[Show abstract][Hide abstract] ABSTRACT: Spatial organization of proteins into microscopic structures has important applications in fundamental and applied research. Preserving the function of proteins in such microstructures requires generic methods for site-specific capturing through affinity handles. Here, we present a versatile bottom-up surface micropatterning approach based on surface functionalization with maleimides, which selectively react with organic thiols. Upon UV irradiation through a photomask, the functionality of illuminated maleimide groups was efficiently destroyed. Remaining maleimides in nonilluminated regions were further reacted with different thiol-functionalized groups for site-specific protein immobilization under physiological conditions. Highly selective immobilization of His-tagged proteins into tris(nitrilotriacetic acid) functionalized microstructures with very high contrast was possible even by direct capturing of proteins from crude cell lysates. Moreover, we employed phosphopantetheinyl transfer from surface-immobilized coenzyme A to ybbR-tagged proteins in order to implement site-specific, covalent protein immobilization into microstructures. The functional integrity of the immobilized protein was confirmed by monitoring protein-protein interactions in real time. Moreover, we demonstrate quantitative single-molecule analysis of protein-protein interactions with proteins selectively captured into these high-contrast micropatterns.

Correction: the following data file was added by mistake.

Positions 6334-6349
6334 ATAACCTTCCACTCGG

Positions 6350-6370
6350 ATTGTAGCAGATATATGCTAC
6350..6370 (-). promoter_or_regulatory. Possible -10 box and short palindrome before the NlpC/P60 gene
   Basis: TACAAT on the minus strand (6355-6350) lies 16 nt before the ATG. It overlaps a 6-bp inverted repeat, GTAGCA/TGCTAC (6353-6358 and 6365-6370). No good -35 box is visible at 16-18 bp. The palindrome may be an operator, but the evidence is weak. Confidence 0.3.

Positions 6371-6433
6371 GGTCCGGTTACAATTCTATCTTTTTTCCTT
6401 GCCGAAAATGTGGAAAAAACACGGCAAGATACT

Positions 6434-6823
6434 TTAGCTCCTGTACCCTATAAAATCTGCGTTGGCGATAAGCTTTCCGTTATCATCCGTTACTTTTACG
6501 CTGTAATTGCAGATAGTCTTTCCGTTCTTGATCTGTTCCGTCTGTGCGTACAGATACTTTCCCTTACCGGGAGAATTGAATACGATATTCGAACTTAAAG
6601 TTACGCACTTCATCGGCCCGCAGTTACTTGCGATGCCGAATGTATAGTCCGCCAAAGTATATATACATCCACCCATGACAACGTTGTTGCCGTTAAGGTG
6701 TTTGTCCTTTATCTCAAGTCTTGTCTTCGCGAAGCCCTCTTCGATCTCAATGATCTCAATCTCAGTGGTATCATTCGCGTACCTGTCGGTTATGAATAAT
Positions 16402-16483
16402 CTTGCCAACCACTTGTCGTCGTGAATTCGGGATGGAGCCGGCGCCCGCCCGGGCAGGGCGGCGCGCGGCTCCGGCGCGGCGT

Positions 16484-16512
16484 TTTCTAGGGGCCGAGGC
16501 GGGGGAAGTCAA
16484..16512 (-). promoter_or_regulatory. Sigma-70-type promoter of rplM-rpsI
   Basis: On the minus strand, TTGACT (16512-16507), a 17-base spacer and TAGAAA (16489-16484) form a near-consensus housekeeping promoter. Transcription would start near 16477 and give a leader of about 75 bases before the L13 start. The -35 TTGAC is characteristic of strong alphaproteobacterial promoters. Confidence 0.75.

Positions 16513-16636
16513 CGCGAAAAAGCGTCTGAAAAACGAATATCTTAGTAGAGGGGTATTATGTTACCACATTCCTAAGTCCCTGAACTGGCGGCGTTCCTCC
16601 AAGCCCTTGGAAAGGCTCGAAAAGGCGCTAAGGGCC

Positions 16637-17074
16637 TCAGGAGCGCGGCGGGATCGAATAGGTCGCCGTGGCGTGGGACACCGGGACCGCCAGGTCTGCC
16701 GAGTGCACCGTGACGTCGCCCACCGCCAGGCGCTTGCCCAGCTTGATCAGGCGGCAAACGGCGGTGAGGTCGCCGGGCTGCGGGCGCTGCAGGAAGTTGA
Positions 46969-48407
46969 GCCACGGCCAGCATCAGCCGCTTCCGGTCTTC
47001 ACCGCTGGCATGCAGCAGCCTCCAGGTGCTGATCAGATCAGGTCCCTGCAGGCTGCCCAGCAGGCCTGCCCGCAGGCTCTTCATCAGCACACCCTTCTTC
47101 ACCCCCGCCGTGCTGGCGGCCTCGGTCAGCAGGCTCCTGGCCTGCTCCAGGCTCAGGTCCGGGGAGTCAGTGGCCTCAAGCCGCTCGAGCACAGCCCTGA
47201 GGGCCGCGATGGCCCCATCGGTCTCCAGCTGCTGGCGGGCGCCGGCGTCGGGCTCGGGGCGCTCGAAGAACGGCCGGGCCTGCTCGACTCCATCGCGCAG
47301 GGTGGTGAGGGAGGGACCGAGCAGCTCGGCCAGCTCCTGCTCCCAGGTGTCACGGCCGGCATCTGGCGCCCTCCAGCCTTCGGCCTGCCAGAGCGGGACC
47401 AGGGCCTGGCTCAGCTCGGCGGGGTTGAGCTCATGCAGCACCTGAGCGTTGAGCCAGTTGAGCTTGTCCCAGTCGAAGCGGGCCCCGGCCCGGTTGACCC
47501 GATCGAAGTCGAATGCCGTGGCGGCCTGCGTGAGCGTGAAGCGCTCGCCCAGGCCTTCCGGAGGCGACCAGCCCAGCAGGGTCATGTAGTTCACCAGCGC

[Show abstract][Hide abstract] ABSTRACT: Functional immobilization and lateral organization of proteins into micro- and nanopatterns is an important prerequisite for miniaturizing bioanalytical and biotechnological devices. Here, we report an approach for efficient site-specific protein immobilization based on enzymatic phosphopantetheinyl transfer (PPT) from coenzyme A (CoA)-functionalized glass-type surfaces to specific peptide tags. We devised a bottom-up surface modification approach for coupling CoA densely to a molecular poly(ethylene glycol) polymer brush. Site-specific enzymatic immobilization of proteins fused to different target peptides for the PPTase Sfp was confirmed by real-time label-free detection. Quantitative protein-protein interaction experiments confirmed that significantly more than 50% of the immobilized protein was fully active. The method was successfully applied with different proteins. However, different immobilization efficiencies of PPT-based immobilization were observed for different peptide tags being fused to the N- and C-termini of proteins. On the basis of this immobilization method, we established photolithographic patterning of proteins into functional binary microstructures.